Column: Playing in two different worlds

WINSTON-SALEM, N.C. – If there is one thing that should be pretty clear after Monday night, it is that despite how far the GW men’s basketball team has come, the program is still a long way away from the likes of Wake Forest. With their last two games, excluding the preseason, being losses here in Winston-Salem and at the University of Virginia in March, the Colonials obviously won’t be invited to join the Almighty Coast Conference anytime soon.

But they are no mid-major, either. In fact, to talk about them like you talk about Southern Illinois or Creighton is really an insult, especially to the people who put all that money into a fancy new scoreboard at the Smith Center so GW would seem like a Big Time Team. Where, then, does GW fall on the college basketball landscape right now?

The answer is somewhere in the gray area in between UNC-Charlotte and UNC-Chapel Hill.

When GW is an NCAA Tournament-caliber team, as they surely are right now, it is tempting for some to believe anything is possible. A colleague of mine at The Hatchet who is a knowledgeable and dedicated GW basketball fan honestly believes Karl Hobbs will have his squad making a run at the Final Four within the next three years.

On the cab ride here from the airport in Greensboro, however, another reporter and I got a different perspective from our driver, Howard. When told of the game we were going to, Howard responded that Georgia Tech was indeed a quality opponent for the Demon Deacons.

“Oh, George Washington?” he said. “Well, that’s a tough job for y’all then, covering a massacre. That’s like a major league guy playing a minor league guy right there. When did y’all start playing Division I basketball?”

The game, however, was no massacre. Nor was it the defining moment some fans were looking for, in which GW would finally prove it was a team worthy of national recognition, the way little Gonzaga has done by beating up top West Coast teams.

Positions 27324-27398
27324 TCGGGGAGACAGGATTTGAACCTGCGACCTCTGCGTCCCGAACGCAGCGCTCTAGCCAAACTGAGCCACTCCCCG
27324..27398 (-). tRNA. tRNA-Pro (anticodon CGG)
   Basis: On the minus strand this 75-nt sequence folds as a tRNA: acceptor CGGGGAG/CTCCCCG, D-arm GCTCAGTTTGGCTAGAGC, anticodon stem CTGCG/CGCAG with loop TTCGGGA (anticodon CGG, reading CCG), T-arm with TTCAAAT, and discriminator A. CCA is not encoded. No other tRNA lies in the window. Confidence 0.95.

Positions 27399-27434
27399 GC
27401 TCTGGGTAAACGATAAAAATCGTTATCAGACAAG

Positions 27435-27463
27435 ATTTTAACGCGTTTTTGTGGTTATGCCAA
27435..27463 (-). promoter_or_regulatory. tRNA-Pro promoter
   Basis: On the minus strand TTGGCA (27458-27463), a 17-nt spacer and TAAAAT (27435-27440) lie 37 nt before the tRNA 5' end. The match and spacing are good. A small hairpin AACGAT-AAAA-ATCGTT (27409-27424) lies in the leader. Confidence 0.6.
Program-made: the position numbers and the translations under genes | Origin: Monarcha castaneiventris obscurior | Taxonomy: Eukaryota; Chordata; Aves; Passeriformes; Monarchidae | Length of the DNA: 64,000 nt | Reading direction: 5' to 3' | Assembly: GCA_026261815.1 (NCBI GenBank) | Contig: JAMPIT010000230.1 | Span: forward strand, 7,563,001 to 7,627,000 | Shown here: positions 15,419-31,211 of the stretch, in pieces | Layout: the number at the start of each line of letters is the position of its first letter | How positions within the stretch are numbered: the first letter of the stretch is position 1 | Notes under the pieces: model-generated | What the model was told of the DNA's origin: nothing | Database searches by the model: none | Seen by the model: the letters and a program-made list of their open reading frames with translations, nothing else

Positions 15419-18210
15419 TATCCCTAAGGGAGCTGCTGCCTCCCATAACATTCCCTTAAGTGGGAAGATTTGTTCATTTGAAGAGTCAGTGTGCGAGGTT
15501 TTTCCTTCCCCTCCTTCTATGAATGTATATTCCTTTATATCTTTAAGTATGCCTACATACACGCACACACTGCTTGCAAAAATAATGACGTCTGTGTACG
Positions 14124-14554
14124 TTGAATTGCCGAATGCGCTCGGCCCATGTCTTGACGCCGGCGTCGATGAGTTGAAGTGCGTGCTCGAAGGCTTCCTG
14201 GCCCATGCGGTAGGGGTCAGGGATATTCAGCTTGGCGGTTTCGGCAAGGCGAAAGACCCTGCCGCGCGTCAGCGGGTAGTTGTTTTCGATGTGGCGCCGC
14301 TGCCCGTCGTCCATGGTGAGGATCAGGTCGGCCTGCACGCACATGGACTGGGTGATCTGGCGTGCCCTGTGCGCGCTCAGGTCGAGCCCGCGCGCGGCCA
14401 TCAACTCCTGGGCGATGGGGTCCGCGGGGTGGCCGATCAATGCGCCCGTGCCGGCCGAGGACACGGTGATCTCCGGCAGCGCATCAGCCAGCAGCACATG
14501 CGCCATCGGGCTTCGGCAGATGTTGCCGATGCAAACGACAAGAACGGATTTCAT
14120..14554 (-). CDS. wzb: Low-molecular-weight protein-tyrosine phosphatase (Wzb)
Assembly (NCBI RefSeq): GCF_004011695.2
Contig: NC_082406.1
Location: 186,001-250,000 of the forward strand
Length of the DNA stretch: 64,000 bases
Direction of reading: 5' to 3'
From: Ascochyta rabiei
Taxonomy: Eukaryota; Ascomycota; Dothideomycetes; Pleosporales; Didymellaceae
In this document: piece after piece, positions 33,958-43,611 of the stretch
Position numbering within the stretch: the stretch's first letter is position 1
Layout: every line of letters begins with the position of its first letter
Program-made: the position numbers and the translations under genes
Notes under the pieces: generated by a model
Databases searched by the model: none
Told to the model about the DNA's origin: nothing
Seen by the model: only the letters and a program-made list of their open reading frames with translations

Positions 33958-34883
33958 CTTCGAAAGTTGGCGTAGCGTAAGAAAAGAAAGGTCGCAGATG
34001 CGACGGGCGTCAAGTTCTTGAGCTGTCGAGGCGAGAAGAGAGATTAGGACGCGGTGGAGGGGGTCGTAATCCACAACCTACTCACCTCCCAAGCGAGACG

What the Colonials did do Monday night was something they should be happy enough with – give the No. 2 team in the country a run for its money. To put things in perspective, had GW won, it would have been the second biggest upset in the program’s history, behind only the 1996 team’s win over No. 1 Massachusetts.

Despite losing by 21, which really is not a fair indication of how competitive the game was, GW did nothing to disprove the expectations of those who picked them to win the Atlantic 10 this year. Their execution and focus was not what it will need to be as the season goes on, but they shot the ball well enough to keep a national television audience watching, at least for the first half. Even in a second half in which they got blown away, the Colonials were within five points of Wake Forest with under eight minutes left in the game.

But for every good sign GW showed in this game, there were just as many moments that illustrated how far the Colonials are from the world Wake Forest lives in. First, there was All-America candidate Chris Paul (25 points), who made GW’s defense look absolutely silly trying catch up with him, let alone contain him. Even Hobbs, the master recruiter himself, can’t attract that kind of talent to GW, or at least he hasn’t yet.

On the inside, 291-pound center Eric Williams (16 points) made GW’s post players look flat out small. Just like in the Virginia game, the difference between A-10 big men and ACC big men became apparent, as GW just could not penetrate – either on the fast break or in the half court – they way they are accustomed to doing. In a symbolic play, with just under 10 minutes left in the first half, Omar Williams caught the ball in the high post and looked to connect with Pops Mensah-Bonsu for one of his trademark alley-oops. But as Mensah-Bonsu jumped toward the stratosphere, Wake Forest’s Williams almost effortlessly snatched the ball out of the air and sent the Colonials running back on defense.

Finally, if what happened on the court here did not illustrate the separation between the Colonials and the teams they aspire to be like, the pre-game ceremonies did. In a scene that looked more like the NBA than college, Wake Forest players were introduced to fans with the lights turned off, the music turned loud and the team mascot driving a roaring Harley Davidson around the court. GW comes out to a pep band and an inflated Hippopotamus jumping around like an idiot.

Still, there is nothing wrong with being on a different level than teams like Wake Forest. The Colonials will do a lot this year on their own level, which is a heck of a lot better than “minor league,” as Howard, our cab driver, described it. But the size and nature of GW as an institution puts a glass ceiling on how far its basketball team can go. Just how high this year’s team pushes that ceiling will be determined over the next four months, not by Monday’s loss.

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